And yes, I'm sure there are a lot more of these unlikely detectives, but I just picked out the ones I actually have in my bookcase. Because that makes things a lot easier. Not surprisingly, most of these characters originate from manga and anime, but that certainly doesn't make them less interesting. Well, except for Karakurizouji Ayatsuri Sakon, but that's because I really, really hate puppets. Now if the series was actually good, I might have been able to forgive the puppets....

Original Japanese title(s):
青山剛昌 『名探偵コナン』 / 天樹征丸(原作) さとうふみや(画) 『金田一少年の事件簿』 / あさりよしとお 『少女探偵金田はじめの事件簿』 / 増田こうすけ 『ギャグマンガ日和』 / 立神敦(原作) 犬木栄治(画) 『秘密警察ホームズ』 / 天樹征丸(原作) さとうふみや(画) 『探偵学園Q』 / 写楽麿 (原作)小畑健(画) 『人形草紙あやつり左近』 / 山田貴敏 『アクシデンツ -事故調クジラの事件簿-』 / 寺沢大介 『喰いタン』 / 法月綸太郎 作家法月綸太郎シリーズ / 有栖川有栖 学生アリスシリーズ・作家アリスシリーズ / 島田荘司 御手洗潔シリーズ / 二階堂黎人 水乃サトルシリーズ・二階堂蘭子シリーズ


  1. I've always wondered, are the Secret Police Holmes stories any good? It impresses me as a classic mysteries for dummies type of series, i.e. something to brainwash and convert young readers with. And with brainwashing I mean, of course, introducing them in a fun and informative way to the literary universes of John Dickson Carr, Seishi Yokomizo, Ellery Queen and Edogawa Rampo.

    You have to give that Ayatsuri Sakon props on two points: at least the stories were, sort of, original with interesting characters and settings. Yes, these positive attributes were rendered completely useless by the mind numbing stupid plots that featured killers who labored under the assumption that dropping a key through an air shaft is a nifty trick to create a locked room illusion with. But I really liked the idea of a ventriloquist detective with a puppet for a Watson and settings were often fascinating.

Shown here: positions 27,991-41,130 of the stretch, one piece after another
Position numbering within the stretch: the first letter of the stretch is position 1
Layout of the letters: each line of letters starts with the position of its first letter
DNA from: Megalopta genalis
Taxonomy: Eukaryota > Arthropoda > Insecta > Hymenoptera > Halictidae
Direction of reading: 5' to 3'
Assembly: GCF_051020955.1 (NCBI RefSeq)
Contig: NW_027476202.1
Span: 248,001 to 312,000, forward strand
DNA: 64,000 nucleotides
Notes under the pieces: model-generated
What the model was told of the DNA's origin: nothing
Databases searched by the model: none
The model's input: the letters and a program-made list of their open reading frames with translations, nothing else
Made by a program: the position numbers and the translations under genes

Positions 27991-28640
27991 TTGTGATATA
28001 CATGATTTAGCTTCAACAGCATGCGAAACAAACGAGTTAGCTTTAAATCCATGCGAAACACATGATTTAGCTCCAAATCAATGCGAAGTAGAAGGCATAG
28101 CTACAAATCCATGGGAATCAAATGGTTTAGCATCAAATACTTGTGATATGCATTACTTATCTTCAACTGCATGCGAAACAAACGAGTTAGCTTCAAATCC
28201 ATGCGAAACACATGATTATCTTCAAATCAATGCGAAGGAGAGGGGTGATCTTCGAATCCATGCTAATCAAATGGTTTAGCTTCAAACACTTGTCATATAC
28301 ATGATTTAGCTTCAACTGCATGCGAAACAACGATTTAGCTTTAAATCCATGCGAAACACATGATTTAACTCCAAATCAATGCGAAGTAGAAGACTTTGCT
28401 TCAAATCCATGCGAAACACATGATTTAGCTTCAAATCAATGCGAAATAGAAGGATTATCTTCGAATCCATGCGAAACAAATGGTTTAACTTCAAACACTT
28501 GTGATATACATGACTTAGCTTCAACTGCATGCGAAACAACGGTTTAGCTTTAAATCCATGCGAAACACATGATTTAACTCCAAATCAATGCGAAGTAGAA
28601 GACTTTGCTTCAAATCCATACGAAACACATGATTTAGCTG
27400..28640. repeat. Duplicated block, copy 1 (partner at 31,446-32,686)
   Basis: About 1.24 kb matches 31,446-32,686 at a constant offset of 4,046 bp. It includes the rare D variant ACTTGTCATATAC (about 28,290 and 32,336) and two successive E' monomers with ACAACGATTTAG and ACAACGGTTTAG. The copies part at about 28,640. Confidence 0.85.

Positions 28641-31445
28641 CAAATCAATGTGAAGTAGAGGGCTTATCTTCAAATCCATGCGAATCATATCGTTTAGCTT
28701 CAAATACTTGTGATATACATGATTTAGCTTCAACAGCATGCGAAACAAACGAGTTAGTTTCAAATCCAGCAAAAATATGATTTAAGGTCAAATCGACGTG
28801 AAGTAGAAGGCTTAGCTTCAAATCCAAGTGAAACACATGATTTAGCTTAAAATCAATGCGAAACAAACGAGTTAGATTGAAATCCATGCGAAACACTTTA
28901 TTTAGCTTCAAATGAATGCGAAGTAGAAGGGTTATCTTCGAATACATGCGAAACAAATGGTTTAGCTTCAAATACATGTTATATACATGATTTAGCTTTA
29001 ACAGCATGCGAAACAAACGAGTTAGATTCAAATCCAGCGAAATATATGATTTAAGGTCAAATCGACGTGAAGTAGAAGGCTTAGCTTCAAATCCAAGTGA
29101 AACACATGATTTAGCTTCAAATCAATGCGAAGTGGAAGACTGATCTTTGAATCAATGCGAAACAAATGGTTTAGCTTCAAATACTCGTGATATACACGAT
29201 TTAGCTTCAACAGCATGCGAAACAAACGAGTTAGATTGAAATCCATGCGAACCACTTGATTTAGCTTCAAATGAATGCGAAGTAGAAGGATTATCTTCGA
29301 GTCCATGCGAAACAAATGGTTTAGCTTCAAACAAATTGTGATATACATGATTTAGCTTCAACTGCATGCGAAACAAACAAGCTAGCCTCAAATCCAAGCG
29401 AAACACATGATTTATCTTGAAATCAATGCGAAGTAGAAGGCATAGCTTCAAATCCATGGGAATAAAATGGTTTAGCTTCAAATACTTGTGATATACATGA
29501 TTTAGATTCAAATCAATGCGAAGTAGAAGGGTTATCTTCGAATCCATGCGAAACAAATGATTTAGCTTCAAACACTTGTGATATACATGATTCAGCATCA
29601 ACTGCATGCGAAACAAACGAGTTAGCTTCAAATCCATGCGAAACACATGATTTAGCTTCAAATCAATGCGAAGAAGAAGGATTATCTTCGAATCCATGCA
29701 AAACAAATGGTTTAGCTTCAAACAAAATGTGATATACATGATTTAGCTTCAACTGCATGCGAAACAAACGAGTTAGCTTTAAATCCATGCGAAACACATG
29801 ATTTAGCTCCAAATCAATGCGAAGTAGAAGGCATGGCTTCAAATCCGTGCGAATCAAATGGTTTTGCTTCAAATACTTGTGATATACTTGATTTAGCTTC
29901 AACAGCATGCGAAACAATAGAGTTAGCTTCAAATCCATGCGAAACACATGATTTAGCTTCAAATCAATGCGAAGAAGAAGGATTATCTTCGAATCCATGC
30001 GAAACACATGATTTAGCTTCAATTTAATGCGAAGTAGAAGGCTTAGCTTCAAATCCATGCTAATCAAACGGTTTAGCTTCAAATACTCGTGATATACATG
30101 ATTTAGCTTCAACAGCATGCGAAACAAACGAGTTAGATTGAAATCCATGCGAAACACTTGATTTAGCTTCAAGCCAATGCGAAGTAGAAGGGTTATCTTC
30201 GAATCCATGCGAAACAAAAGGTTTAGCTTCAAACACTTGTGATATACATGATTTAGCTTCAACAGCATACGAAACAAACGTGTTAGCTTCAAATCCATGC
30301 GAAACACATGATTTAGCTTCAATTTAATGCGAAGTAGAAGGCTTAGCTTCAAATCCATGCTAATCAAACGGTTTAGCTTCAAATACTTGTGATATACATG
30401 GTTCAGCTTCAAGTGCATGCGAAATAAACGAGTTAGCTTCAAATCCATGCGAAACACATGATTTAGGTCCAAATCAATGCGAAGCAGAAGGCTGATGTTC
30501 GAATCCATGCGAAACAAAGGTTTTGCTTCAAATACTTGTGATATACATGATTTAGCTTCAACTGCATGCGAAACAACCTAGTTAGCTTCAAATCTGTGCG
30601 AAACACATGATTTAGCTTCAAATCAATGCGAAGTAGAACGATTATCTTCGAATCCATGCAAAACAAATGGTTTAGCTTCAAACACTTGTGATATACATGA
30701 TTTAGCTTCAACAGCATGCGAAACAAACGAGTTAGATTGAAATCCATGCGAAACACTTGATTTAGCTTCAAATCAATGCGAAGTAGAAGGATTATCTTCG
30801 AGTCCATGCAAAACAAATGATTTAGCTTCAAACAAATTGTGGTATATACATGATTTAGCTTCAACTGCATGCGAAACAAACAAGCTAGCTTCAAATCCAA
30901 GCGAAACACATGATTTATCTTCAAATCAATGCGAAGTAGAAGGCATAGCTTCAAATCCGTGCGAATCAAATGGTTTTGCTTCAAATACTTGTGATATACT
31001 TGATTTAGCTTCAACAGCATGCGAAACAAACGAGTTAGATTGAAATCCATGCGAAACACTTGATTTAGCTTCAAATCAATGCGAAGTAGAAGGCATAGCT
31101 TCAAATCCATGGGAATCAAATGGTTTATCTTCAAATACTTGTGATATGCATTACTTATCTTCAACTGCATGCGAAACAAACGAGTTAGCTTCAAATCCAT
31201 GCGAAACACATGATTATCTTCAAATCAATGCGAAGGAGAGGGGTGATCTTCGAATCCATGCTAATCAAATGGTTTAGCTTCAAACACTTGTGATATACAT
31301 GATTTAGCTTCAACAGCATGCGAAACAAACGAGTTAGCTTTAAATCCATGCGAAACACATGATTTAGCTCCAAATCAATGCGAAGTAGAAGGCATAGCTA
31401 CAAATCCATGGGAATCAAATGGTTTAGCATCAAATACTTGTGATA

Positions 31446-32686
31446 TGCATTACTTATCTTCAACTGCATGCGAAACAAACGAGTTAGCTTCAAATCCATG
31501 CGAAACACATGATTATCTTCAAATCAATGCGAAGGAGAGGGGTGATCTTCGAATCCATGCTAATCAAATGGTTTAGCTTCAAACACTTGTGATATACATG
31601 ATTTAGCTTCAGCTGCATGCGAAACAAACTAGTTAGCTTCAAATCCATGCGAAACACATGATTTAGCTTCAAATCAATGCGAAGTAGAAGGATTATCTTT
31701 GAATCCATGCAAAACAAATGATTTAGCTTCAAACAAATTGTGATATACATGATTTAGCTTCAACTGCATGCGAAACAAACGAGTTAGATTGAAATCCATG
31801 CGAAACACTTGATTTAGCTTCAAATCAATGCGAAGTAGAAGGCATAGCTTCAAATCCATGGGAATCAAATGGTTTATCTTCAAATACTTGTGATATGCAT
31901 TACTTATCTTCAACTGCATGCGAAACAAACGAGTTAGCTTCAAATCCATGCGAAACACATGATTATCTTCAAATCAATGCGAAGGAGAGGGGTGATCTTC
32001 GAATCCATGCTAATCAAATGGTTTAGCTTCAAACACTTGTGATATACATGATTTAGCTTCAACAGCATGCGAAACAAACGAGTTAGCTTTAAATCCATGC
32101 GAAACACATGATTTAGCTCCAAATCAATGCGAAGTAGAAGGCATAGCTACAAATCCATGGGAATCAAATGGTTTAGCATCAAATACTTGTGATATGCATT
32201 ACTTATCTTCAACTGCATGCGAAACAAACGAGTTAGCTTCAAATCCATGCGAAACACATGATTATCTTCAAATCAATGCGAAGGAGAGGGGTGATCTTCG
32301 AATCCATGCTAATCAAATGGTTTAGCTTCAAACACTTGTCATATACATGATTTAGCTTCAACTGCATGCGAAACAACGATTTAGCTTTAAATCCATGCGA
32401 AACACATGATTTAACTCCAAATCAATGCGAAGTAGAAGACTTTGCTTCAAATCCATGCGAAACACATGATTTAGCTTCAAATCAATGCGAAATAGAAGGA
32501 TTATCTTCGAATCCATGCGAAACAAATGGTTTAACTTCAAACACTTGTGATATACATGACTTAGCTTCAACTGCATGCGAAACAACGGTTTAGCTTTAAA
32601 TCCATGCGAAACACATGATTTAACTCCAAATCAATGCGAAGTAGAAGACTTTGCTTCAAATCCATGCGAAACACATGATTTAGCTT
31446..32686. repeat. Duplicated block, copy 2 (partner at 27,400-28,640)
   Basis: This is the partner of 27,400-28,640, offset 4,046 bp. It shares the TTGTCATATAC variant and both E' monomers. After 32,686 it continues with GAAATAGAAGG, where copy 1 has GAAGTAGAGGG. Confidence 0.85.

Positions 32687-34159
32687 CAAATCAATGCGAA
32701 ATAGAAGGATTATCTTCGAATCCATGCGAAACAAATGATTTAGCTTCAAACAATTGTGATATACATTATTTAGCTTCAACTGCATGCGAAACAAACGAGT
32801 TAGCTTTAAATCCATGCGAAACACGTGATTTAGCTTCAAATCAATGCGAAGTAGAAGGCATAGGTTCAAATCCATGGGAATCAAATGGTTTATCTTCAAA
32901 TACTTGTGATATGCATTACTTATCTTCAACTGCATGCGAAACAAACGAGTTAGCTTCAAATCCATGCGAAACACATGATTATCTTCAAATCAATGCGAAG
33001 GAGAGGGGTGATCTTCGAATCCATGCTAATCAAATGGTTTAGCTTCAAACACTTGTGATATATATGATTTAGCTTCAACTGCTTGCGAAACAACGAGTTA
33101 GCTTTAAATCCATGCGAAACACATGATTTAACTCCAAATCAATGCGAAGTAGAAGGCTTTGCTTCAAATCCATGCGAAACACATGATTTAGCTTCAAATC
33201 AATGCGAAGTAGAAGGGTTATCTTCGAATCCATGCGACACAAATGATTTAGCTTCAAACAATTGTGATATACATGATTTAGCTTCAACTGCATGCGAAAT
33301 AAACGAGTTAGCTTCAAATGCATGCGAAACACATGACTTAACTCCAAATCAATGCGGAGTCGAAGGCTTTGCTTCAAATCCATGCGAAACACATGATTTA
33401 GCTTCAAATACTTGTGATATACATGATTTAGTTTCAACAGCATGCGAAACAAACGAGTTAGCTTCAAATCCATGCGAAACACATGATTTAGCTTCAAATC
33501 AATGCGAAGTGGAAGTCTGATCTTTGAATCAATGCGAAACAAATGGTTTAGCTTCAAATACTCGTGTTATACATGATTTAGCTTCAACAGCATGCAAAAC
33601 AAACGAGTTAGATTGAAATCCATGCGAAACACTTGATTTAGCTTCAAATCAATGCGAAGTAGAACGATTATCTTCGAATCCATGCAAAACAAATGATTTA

2. I only read the first volume of Himitsu Tantei Holmes (the German version actually) and it's pretty much like the first couple of volumes of Detective Conan. Which isn't strange actually, as the series ran in CoroCoro, aimed at an even younger public than Shounen Sunday

    As I hate puppets and Sakon and Ukon (who is, in fact, a doll) were the only interesting characters in the series, I have to say that I really don't like Ayatsuri Sakon. Well, except for maybe the art-design. Obata's art is still crude, but at least better than the plot!

    The only acceptable 'dolls' by my standards: the dead body-dummy ( Shoujo Tantei Kaneda Hajime no Jikenbo) and the sock-puppet from The Kurosagi Corpse Delivery Service.

  3. Yeah, it's impossible to defend Ayatsuri Sakon when your main concern as a reader/viewer are the construction of the plots, but I have no doubt that there are character-orientated mystery fans who would absolutely love this series – and take the atrocious plotting for granted.

    Oh, and I had to think of your coulrophabia while watching an episode of Leverage. One of the characters confessed she didn't like horses, because she "once saw a horse kill a clown." The scene then cuts to a short flashback of her as a child during a birthday party where a man in a horse costume is beating up a clown. ;D

  4. For some reason that lasts one sounds interesting... I think I willgo and do some research :)

  5. you'v gone through so many mystery manga, and so i'm going to recommend you:
    Q.E.D. 証明終了、ミステリー民俗学者 八雲樹、火災調査官ナナセ


    1. I've read a bit of QED in the past actually (and even seen the drama!), but I never really got into it. Not bad, but I didn't find it that appealing and the fact it's also quite a lengthy series makes it harder to 'just dive in'.

      And I've been looking for the Yakumo series lately, actually, because I developed an interest in folklore... Will probably pop up eventually on this blog! Same with Nanase (which has been on my list ever since it was released in the States, but somehow I never get around to it).

      Thanks for the title drops!